Deanston Virgin Oak is a Highland single malt whisky from Deanston distillery, which has been certified by the Organic Food Association. So you can always feel good about yourself, while trying their Scotch. They are the largest distillery owned by Burn Stewart Distillers Ltd, who also own Bunnahabhain and Tobermory distilleries.
On the banks of the River Teith, Deanston started out as a cotton mill in 1785. The mill was closed in 1965, which made way for whisky making. The distillery has two pairs of large stills with oversized balls to encourage reflux – making the spirit lighter.
This is very young whisky. Like the name says, matured in New Oak casks from Kentucky. The young age doesn’t show all the time but when it shows, it’s in a good way. Offering very much simplicity, but doing it nicely.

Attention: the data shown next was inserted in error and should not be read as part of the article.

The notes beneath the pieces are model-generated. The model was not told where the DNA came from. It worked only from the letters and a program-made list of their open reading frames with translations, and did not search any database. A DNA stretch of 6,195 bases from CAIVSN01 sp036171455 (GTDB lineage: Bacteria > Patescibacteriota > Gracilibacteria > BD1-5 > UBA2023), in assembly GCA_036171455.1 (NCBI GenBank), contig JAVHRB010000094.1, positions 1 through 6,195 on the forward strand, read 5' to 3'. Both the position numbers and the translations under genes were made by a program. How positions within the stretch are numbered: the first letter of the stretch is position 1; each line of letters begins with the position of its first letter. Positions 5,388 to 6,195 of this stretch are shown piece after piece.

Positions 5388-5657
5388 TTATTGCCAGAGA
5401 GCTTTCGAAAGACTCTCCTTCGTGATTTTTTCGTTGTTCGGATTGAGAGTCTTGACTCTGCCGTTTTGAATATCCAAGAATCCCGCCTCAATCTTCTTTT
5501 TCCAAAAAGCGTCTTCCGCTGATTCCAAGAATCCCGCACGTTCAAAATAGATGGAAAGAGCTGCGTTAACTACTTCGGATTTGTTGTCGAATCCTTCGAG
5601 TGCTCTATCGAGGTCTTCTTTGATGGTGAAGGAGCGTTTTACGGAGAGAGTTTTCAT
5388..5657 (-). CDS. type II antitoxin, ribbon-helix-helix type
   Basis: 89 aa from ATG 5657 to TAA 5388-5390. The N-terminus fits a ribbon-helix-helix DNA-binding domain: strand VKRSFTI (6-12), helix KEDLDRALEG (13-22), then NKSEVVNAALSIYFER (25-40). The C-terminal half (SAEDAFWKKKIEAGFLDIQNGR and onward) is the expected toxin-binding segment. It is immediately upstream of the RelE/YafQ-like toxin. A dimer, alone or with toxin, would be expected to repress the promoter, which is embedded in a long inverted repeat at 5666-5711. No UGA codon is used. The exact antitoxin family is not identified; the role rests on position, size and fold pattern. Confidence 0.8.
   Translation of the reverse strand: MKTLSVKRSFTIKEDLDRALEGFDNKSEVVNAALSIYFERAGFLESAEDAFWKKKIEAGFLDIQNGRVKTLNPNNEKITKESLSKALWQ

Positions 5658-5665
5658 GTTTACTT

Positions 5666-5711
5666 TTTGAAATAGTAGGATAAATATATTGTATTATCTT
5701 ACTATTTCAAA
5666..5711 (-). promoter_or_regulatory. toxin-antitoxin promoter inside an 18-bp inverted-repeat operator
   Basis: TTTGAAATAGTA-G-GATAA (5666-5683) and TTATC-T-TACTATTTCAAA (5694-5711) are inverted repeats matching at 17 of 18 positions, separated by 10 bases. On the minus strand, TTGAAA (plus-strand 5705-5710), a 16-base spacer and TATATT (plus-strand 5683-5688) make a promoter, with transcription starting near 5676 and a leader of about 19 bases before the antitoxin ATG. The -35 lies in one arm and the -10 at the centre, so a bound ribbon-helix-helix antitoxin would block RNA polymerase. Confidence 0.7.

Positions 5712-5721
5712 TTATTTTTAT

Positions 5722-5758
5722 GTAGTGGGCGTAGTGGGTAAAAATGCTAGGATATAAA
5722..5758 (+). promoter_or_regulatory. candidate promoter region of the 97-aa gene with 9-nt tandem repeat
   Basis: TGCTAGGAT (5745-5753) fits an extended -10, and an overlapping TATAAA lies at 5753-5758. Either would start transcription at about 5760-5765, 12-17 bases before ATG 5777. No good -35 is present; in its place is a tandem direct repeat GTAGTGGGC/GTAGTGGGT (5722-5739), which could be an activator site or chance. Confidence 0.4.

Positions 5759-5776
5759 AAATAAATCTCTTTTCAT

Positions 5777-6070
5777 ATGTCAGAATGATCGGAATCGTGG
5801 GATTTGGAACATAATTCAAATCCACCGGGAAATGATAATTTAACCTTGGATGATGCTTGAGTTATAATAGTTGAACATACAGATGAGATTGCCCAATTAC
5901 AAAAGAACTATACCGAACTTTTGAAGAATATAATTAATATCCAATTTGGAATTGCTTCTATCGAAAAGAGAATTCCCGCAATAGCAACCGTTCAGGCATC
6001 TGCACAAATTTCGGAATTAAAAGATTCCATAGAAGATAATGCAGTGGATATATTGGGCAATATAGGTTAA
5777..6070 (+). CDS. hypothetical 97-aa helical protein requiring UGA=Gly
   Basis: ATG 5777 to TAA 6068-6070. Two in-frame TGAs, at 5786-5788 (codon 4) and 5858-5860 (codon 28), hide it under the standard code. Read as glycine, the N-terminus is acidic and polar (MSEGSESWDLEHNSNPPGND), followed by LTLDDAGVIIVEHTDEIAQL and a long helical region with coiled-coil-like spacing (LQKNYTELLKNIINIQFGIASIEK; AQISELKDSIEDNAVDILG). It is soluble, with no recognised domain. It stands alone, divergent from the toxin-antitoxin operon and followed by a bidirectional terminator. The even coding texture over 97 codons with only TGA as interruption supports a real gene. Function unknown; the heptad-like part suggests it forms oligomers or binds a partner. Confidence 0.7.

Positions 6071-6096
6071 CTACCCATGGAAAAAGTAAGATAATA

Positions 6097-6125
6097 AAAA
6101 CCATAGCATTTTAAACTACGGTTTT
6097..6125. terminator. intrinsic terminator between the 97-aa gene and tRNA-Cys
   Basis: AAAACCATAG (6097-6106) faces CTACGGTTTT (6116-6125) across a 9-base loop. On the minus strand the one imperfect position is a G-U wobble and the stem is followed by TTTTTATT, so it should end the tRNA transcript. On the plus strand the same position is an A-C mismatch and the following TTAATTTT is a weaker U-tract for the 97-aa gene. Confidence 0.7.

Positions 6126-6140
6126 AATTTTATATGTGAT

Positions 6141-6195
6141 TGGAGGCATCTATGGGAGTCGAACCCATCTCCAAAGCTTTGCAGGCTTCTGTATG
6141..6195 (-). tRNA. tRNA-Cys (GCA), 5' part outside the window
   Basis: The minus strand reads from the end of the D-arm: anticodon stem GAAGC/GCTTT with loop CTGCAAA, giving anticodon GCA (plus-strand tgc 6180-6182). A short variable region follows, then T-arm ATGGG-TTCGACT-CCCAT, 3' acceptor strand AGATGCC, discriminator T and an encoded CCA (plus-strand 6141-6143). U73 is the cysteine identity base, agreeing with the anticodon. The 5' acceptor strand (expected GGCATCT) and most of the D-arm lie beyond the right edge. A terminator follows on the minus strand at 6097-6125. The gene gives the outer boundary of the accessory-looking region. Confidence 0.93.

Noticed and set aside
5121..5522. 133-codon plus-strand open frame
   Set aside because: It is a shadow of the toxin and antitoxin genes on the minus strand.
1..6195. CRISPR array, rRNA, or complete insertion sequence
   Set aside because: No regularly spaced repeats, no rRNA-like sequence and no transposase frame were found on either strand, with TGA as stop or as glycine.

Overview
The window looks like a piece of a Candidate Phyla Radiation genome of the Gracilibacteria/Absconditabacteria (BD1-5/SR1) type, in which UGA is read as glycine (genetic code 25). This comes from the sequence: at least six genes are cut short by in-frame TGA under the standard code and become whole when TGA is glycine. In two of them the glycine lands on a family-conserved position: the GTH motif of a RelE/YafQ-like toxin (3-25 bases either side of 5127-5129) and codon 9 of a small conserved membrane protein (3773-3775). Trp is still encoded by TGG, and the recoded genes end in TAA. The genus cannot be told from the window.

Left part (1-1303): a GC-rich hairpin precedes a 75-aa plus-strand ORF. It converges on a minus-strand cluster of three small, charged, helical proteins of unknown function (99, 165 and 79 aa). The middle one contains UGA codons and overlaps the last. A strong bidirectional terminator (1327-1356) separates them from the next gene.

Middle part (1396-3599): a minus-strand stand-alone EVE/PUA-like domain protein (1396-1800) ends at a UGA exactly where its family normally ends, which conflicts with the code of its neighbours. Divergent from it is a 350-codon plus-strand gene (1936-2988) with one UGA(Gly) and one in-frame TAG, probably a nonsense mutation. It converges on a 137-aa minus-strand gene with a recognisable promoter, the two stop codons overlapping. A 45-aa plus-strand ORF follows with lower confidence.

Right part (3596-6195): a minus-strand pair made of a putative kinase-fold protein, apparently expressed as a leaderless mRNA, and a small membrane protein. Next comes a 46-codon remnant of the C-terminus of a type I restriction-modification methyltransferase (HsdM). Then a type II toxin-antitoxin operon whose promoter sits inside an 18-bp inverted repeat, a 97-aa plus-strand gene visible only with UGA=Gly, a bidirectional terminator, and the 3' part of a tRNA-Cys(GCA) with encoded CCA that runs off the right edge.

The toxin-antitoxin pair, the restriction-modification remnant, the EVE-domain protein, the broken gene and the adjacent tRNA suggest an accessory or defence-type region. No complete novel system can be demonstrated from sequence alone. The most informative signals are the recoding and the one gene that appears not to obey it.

Deanston Virgin Oak is simple in a good way. Like stated before, the young age shows in a good way – this is a very fresh whisky.
I admit, I was skeptic about it. In theory, new oak and young whisky isn’t for me. But Deanston proved me wrong. Fearing that the palate is too sharp and fruity stingy for me, it turned out to be fresh and in balance.
Young but not (too) stingy, fresh in every step, even in the one-sided and sort finish. Cool and crispy in a sophisticated way at the start – with strong notes of barley in the nose as well. Deanston Virgin Oak is like Lolita the movie. The version made in 1997, directed by Adrian Lyne. Jeremy Irons having a whisky tone in his voice is not the only factor. I think that the new version is just as good as the original adaptation of Nabokov’s book by Stanley Kubrick.
The movie and the whisky both demonstrate that a young version can be good. I know it sounds bad but I’m only talking about the film, not the concept of Lolita, which is disturbing of course.